Case Author(s): Michael Roarke, MD and Jerold Wallis, MD , 11/2/95 . Rating: #D2, #Q4

Diagnosis: Radiation induced osteosarcoma of lumbar spine.

Brief history:

71-year old gentleman with back pain.


Views from delayed whole body bone scintigraphy.

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View second image(xr). Anteroposterior view of the lumbar spine.

View third image(ct). Axial CT image lumbar spine.

Full history/Diagnosis is available below

Diagnosis: Radiation induced osteosarcoma of lumbar spine.

Full history:

71-year old gentleman with a history of radiation treatment to the abdomen 11 years ago for a lymphoma. The patient recently developed back pain and radiographs demonstrated a large osteoblastic lesion of L3.


21.0 mCi Tc-99m MDP i.v.


The bone scintigraphy reveals a large focus of increased activity corresponding to the L3 vertebra and extending laterally into the paravertebral space on each side of the vertebra. No other suspicious lesions are identified in the skeleton. Computed tomography examination of the thoracolumbar spine dated 10-31-95 reveals an aggressive blastic expansile lesion of the L3 vertebra, consistent with osteosarcoma.


Approximately 2% of all osteosarcomas occur in the spine and approximately 4% of all osteosarcomas are radiation induced. Most osteosarcomas (80%) occur in the appendicular skeleton. This malignancy is associated with radionuclide treatment (e.g., following P-32 therapy) as well as external beam radiation (usual dose greater than 3,000 cGy in three weeks with a threshold of about 1,000 cGy). The latency is 4-42 years with an average of 11 years. Osteosarcomas and malignant fibrous histiocytomas are the two most common radiation-induced sarcomas. In a patient with treated Hodgkin¹s disease, the risk in five-year survivors for radiation-induced malignancy is approximately 0.9%. There is a bimodal age distribution for osteosarcoma with the first peak occurring at 10-25 years old and the second peak occurring greater than 60 years of age. The latter is usually associated with pre-existing conditions such as Paget¹s disease, radiation therapy, multiple hereditary exostoses, and fibrous dysplasia.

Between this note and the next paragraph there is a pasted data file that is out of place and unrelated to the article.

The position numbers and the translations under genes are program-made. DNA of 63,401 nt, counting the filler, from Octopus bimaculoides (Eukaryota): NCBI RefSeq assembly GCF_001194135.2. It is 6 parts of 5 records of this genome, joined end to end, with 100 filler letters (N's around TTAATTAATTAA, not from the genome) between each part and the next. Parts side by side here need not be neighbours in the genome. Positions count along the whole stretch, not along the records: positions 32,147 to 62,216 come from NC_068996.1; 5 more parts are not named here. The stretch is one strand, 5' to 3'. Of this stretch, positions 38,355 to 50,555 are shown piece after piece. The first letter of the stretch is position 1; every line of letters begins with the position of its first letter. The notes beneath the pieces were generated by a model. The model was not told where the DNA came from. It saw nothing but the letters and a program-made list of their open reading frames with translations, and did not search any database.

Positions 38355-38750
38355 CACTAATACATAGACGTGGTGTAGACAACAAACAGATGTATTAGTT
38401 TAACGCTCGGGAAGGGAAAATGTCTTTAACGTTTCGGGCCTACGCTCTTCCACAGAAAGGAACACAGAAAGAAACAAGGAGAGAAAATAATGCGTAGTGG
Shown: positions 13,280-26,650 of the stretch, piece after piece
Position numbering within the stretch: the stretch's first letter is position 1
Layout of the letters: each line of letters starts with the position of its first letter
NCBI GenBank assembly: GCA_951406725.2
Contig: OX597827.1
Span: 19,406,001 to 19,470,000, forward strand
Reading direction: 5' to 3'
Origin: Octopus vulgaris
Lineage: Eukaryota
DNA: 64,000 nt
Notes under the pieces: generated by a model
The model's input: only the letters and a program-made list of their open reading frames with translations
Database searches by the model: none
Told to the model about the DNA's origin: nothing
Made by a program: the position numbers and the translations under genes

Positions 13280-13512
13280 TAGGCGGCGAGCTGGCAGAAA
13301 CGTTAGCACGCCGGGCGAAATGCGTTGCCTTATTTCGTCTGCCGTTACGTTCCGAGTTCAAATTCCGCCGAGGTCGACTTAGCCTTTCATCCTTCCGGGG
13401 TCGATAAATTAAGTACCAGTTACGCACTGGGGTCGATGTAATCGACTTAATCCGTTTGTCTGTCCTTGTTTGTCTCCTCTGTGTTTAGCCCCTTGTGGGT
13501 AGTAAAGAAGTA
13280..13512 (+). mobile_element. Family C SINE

References: Resnick and Niwayama. Diagnosis of Bone and Joint Disorders, 3rd edition.

ACR Codes and Keywords:

References and General Discussion of Bone Scintigraphy (Anatomic field:Spine and Contents, Category:Neoplasm, Neoplastic-like condition)

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Case number: bs043

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